Elijah prepares for an open-call audition for a new Broadway musical; Marnie tries to pawn a family heirloom; Hannah reconnects with Paul-Louis.
Did You Know?
The section of this episode depicting Elijah's audition for a musical adaptation of the basketball movie "White Men Can't Jump" was drawn from a true story from Andrew Rannells's past. Rannells (who plays Elijah) later told the story on The Tonight Show Starring Jimmy Fallon, recounting one of his own early audition experiences: "Jenni Konner and Lena Dunham had talked to me about this idea: what if Elijah was auditioning for a musical? So we started talking about my early life in New York, auditioning for musicals--because I had a good, like, ten years of trying out for stuff that I sometimes would get; mostly did not. And I told them a story about auditioning for this musical, 'Lysistrata Jones' that then came to Broadway, that involved a college basketball team. And much like what happened in last week's episode: I showed up and I sang, and that all went fine; I read, and that all went fine; and then we started dancing, which is like always a little dicey for me, because I'm not really a dancer, but I like made it through. And then they were like, 'and now we're going to introduce basketballs.' Because it's a basketball musical. So they, like, wheeled out these carts of basketballs but I was thinking like: Whatever. It's a musical. So, like, who's going to be good at basketball? Turns out all those bastards had secret basketball skills--everybody's like twirling balls and doing shit. We're all supposed to be in musical theater--we're not supposed to be good at sports! Why is anyone good at sports? So then I was terrible at it. [I was supposed to dance with the basketballs...] it was a disaster. Dribbling, and doing...passes, and things. Shots and things. Strangely, I got that job, though.... But in the show, the peak of the second act, was this basketball game that had to happen onstage, which was very theatricalized. But it involved me making three baskets that were plot points,...and I probably would like, four shows out of eight would make the baskets? But the scoreboard had to change anyway, because it was a plot point. So it would not go in, and the [scoreboard] would be, like 'Score!' and the audience would be like, 'wait, what? what's happening right now?'" See more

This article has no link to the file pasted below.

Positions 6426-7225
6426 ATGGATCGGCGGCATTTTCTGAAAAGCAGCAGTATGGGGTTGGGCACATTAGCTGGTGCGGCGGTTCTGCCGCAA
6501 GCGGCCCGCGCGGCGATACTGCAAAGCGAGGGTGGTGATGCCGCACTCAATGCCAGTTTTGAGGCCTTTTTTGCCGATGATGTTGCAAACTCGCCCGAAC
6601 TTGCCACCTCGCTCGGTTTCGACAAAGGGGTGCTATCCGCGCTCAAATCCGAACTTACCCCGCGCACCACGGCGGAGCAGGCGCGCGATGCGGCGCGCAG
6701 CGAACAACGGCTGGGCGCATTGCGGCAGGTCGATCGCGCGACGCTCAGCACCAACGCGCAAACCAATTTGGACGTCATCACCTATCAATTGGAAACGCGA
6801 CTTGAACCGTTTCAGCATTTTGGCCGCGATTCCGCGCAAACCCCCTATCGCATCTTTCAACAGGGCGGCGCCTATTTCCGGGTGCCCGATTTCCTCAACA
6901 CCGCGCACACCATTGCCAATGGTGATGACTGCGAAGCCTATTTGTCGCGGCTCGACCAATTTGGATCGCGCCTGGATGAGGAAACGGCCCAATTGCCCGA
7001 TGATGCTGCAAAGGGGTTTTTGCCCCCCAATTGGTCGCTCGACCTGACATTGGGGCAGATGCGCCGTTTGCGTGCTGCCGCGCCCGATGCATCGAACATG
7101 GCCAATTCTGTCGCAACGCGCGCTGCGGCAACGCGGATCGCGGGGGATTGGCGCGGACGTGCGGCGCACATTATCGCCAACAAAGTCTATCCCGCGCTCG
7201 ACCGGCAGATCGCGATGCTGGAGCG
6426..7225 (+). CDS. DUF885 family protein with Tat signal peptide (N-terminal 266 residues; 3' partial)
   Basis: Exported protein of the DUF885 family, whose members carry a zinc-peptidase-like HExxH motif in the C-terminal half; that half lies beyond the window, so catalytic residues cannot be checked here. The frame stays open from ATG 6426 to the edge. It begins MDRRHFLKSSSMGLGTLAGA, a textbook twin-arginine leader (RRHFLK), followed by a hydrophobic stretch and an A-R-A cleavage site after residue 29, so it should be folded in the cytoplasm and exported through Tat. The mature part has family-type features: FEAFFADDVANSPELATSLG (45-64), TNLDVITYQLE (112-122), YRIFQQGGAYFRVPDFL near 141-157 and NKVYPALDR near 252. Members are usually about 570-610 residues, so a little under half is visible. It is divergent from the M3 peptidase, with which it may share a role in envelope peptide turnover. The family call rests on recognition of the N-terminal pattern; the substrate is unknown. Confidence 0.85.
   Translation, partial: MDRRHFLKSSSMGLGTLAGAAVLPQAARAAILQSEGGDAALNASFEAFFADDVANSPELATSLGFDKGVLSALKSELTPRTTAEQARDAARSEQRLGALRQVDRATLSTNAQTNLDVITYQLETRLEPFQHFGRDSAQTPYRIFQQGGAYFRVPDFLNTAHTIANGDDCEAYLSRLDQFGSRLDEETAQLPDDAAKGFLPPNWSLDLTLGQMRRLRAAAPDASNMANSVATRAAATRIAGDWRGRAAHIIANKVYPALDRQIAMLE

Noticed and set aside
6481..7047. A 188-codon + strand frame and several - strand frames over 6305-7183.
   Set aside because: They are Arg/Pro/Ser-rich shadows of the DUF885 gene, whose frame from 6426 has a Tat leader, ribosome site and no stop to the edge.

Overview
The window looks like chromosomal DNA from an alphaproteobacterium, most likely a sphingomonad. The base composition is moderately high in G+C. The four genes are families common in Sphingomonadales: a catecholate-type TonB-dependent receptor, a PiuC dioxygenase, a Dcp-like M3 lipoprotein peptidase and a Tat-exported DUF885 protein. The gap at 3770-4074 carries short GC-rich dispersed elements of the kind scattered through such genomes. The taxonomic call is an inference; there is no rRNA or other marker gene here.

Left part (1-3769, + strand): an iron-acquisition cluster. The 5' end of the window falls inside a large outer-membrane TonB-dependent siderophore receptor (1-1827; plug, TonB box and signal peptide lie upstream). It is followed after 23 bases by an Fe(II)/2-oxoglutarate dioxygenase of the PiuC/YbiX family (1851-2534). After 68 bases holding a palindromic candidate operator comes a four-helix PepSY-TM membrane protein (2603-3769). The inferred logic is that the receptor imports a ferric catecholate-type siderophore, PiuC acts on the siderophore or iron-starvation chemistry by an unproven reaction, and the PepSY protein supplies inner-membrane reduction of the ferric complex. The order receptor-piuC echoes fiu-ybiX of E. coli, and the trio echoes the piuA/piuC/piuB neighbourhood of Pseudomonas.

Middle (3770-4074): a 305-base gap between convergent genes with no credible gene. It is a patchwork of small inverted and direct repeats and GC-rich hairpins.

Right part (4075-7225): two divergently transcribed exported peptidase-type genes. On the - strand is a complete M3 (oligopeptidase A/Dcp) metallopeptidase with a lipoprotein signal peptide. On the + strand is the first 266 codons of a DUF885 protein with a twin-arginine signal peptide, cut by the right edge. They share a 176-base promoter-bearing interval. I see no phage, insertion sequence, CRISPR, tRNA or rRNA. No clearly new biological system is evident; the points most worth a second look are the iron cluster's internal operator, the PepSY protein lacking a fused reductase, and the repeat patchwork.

Written by Derek T. Mahone
Performed by SpiceOnTheTrack See more